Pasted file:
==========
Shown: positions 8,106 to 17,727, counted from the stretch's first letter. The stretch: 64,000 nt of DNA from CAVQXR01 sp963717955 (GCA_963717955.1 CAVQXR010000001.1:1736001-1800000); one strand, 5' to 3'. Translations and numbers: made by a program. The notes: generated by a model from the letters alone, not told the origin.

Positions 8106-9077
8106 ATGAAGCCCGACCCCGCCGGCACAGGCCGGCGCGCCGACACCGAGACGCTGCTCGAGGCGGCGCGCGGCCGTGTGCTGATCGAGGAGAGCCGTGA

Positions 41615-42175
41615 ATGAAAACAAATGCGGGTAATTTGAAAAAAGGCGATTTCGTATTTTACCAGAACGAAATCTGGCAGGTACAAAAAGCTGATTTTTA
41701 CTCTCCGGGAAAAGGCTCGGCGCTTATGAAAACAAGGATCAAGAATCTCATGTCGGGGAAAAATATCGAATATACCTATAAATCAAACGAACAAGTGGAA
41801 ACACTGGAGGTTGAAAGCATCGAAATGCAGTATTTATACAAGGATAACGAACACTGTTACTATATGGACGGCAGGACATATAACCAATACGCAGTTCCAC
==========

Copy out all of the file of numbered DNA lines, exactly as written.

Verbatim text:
Shown: positions 8,106 to 17,727, counted from the stretch's first letter. The stretch: 64,000 nt of DNA from CAVQXR01 sp963717955 (GCA_963717955.1 CAVQXR010000001.1:1736001-1800000); one strand, 5' to 3'. Translations and numbers: made by a program. The notes: generated by a model from the letters alone, not told the origin.

Positions 8106-9077
8106 ATGAAGCCCGACCCCGCCGGCACAGGCCGGCGCGCCGACACCGAGACGCTGCTCGAGGCGGCGCGCGGCCGTGTGCTGATCGAGGAGAGCCGTGA

Positions 41615-42175
41615 ATGAAAACAAATGCGGGTAATTTGAAAAAAGGCGATTTCGTATTTTACCAGAACGAAATCTGGCAGGTACAAAAAGCTGATTTTTA
41701 CTCTCCGGGAAAAGGCTCGGCGCTTATGAAAACAAGGATCAAGAATCTCATGTCGGGGAAAAATATCGAATATACCTATAAATCAAACGAACAAGTGGAA
41801 ACACTGGAGGTTGAAAGCATCGAAATGCAGTATTTATACAAGGATAACGAACACTGTTACTATATGGACGGCAGGACATATAACCAATACGCAGTTCCAC